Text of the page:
The month of April was the King Arthur Flour chocolate babka bakealong. If you don’t know about the King Arthur bakealong, join the club. I stumbled upon it accidentally on Instagram. Each month they announce a new recipe for us to try, with tips and step-by-step instructions on their blog. After you have created your delicious masterpiece, they invite you to share a photo of your final product tagging it with #bakealong.

I found out about this at the most inopportune time; it was during the week of Passover (which was a couple of weeks ago). Passover is a holiday when Jewish people celebrate their freedom from slavery. It is also a time when we don’t eat bread (or babka for that matter!), instead we eat unleavened products like matzo. Here I was, smack in the middle of Passover, a holiday I love by the way, enjoying my matzo (LOL) and everyday there were beautiful photos of babka being posted on Instagram. Since then, I have had babka on the brain! Which, if you know me is not so unusual! What’s a girl to do? My only challenge was blocking out 5 hours or so to make it. Don’t be frightened; it’s only about 45 minutes hands-on time, other than that it’s just waiting for it to rise.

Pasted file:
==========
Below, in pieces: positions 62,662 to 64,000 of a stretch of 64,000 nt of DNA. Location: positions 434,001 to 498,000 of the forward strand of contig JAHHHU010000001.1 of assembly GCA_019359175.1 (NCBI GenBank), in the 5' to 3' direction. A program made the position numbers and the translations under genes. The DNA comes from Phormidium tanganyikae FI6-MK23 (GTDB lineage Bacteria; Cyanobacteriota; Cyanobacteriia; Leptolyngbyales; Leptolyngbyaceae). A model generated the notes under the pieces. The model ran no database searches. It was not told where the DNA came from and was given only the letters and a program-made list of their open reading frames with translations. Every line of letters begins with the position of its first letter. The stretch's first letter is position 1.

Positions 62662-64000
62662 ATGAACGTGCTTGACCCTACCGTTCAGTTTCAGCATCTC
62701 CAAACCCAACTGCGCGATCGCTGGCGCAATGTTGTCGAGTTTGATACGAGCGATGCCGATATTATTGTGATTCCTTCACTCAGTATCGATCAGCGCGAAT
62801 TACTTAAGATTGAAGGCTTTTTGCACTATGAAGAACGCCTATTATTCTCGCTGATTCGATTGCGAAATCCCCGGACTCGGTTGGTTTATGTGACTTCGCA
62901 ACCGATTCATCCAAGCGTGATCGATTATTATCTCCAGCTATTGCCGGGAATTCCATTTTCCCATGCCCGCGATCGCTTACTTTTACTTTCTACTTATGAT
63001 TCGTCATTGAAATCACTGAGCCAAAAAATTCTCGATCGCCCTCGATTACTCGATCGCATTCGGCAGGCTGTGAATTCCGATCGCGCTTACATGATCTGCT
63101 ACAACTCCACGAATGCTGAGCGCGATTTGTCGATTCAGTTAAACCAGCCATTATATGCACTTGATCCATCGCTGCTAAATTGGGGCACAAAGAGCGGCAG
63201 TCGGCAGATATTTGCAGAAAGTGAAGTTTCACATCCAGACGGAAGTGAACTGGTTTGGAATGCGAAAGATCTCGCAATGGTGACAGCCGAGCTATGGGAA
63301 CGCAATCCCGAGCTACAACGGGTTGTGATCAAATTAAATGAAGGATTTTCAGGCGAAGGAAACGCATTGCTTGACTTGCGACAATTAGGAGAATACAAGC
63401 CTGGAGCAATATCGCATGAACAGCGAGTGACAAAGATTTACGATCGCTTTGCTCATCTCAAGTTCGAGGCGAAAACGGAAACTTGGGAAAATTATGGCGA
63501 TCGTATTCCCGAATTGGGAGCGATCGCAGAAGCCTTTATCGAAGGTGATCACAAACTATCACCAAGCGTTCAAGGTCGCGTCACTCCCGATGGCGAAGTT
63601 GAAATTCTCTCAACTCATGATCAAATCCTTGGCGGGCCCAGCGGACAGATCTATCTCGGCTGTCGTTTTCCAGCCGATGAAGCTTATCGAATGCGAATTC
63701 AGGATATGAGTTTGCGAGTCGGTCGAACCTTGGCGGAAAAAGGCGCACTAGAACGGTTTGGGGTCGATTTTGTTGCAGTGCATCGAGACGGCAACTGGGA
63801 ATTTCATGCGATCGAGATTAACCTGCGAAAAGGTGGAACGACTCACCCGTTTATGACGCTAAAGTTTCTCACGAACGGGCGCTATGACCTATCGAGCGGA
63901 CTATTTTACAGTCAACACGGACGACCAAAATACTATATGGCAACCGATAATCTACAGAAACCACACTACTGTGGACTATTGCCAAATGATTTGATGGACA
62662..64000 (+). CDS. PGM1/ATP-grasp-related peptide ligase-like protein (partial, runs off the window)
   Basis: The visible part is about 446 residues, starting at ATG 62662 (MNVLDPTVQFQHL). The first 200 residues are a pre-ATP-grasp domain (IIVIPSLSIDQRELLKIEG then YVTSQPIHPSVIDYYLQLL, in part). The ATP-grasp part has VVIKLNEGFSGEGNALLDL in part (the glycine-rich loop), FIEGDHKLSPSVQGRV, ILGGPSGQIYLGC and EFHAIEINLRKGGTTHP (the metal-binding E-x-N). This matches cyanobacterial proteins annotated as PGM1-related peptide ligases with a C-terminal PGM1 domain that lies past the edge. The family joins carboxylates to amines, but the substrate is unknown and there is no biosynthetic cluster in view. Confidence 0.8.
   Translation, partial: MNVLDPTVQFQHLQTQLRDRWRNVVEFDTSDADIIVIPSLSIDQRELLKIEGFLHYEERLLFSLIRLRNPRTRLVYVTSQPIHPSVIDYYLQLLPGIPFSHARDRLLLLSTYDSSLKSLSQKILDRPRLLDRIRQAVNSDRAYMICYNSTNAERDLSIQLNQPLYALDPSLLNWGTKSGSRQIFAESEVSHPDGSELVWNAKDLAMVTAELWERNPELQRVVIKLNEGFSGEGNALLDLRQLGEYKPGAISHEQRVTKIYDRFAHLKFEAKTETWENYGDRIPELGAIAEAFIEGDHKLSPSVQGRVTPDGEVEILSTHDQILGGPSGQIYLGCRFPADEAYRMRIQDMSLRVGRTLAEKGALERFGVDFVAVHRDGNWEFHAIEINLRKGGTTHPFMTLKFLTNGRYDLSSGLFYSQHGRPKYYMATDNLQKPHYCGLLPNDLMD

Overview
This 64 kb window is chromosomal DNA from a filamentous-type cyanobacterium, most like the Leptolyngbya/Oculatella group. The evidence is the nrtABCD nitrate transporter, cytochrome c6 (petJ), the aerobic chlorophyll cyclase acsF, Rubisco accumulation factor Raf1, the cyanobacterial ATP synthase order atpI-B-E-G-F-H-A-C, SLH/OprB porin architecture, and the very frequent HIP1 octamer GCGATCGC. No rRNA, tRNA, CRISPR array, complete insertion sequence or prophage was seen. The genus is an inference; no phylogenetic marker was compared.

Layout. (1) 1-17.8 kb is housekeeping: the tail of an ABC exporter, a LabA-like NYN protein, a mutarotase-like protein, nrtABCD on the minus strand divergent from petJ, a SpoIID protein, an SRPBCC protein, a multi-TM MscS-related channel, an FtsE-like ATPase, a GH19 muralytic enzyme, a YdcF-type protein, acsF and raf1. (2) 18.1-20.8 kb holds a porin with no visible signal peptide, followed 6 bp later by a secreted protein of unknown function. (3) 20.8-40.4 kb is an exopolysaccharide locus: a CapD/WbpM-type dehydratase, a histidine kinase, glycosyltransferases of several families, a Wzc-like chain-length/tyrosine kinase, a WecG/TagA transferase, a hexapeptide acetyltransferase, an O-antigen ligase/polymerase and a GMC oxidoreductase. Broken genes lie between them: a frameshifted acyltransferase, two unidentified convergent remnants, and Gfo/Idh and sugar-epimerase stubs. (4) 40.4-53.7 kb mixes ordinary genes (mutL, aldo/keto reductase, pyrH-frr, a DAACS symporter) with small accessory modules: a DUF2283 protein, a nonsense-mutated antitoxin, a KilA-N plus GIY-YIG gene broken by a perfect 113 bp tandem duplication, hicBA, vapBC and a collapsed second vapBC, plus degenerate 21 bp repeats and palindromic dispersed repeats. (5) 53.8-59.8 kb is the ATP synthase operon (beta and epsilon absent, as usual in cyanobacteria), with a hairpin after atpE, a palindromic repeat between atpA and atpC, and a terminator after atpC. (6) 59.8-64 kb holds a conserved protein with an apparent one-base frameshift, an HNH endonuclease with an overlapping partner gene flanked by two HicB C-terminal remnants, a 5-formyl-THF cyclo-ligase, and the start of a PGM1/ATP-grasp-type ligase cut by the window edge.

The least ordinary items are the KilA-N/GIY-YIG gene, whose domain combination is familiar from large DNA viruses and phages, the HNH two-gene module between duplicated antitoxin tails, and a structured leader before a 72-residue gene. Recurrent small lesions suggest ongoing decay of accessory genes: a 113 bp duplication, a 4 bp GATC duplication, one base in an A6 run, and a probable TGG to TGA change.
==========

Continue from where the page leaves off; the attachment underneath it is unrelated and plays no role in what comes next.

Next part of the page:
Coming in just under the wire, as tomorrow is the last day of April, I finally found the time and have been noshing on it all week! While keeping the integrity of the recipe I still managed to put my splash on it. I noticed in the photos posted by other bakers it seemed there was a higher cake to chocolate filling ratio. I’m all about the filling so I made twice the recipe called for. Being a self-proclaimed babka connoisseur, and crumb topping lover, I doubled that as well. I also rolled mine a little thinner so there was a denser chocolate marbling.